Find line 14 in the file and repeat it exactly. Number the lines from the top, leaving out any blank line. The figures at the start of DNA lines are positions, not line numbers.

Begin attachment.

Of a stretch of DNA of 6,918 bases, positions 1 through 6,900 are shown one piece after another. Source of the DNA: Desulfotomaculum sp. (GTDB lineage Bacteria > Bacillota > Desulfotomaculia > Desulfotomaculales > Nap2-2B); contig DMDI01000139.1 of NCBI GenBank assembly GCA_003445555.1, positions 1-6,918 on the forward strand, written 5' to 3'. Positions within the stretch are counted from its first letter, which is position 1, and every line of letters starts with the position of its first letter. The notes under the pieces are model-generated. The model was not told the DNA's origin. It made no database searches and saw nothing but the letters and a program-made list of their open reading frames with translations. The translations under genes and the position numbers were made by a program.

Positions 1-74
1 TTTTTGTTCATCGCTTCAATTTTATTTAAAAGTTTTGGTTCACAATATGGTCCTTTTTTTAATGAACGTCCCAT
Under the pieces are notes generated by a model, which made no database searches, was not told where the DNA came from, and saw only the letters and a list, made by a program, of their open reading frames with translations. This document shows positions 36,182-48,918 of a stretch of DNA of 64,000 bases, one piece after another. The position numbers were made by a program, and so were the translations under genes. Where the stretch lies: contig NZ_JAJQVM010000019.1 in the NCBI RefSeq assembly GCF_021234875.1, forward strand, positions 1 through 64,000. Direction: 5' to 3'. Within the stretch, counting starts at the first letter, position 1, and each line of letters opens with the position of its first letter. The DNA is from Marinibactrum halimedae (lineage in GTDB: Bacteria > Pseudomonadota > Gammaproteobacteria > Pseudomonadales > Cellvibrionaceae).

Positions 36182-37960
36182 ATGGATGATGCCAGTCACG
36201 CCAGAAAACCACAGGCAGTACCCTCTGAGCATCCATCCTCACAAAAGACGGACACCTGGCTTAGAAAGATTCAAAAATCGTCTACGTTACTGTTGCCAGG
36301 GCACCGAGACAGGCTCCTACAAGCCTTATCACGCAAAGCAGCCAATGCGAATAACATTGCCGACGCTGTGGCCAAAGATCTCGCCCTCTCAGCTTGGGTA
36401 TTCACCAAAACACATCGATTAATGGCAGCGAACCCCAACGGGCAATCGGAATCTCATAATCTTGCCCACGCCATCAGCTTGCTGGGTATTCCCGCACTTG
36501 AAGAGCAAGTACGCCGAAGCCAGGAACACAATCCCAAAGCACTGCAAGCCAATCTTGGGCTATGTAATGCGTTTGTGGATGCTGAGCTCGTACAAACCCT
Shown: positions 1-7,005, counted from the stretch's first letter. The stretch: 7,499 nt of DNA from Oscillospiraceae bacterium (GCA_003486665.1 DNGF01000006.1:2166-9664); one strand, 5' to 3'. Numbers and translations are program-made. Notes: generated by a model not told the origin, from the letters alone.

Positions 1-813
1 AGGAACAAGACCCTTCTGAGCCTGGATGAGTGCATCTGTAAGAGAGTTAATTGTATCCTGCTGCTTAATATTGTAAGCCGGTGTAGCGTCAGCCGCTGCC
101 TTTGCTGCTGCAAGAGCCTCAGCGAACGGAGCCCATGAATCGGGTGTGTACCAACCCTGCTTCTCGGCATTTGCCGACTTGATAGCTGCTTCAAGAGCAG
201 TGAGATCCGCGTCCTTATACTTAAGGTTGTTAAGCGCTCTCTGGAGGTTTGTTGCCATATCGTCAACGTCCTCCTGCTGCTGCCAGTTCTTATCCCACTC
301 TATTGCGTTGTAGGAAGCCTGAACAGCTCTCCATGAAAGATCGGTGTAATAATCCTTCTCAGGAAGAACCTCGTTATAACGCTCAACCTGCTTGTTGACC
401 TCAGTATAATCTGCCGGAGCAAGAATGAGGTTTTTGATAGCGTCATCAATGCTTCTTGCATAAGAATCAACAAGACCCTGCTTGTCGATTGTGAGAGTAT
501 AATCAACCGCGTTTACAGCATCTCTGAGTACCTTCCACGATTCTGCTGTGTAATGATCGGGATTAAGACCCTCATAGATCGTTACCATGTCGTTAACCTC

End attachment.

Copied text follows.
101 TTTGCTGCTGCAAGAGCCTCAGCGAACGGAGCCCATGAATCGGGTGTGTACCAACCCTGCTTCTCGGCATTTGCCGACTTGATAGCTGCTTCAAGAGCAG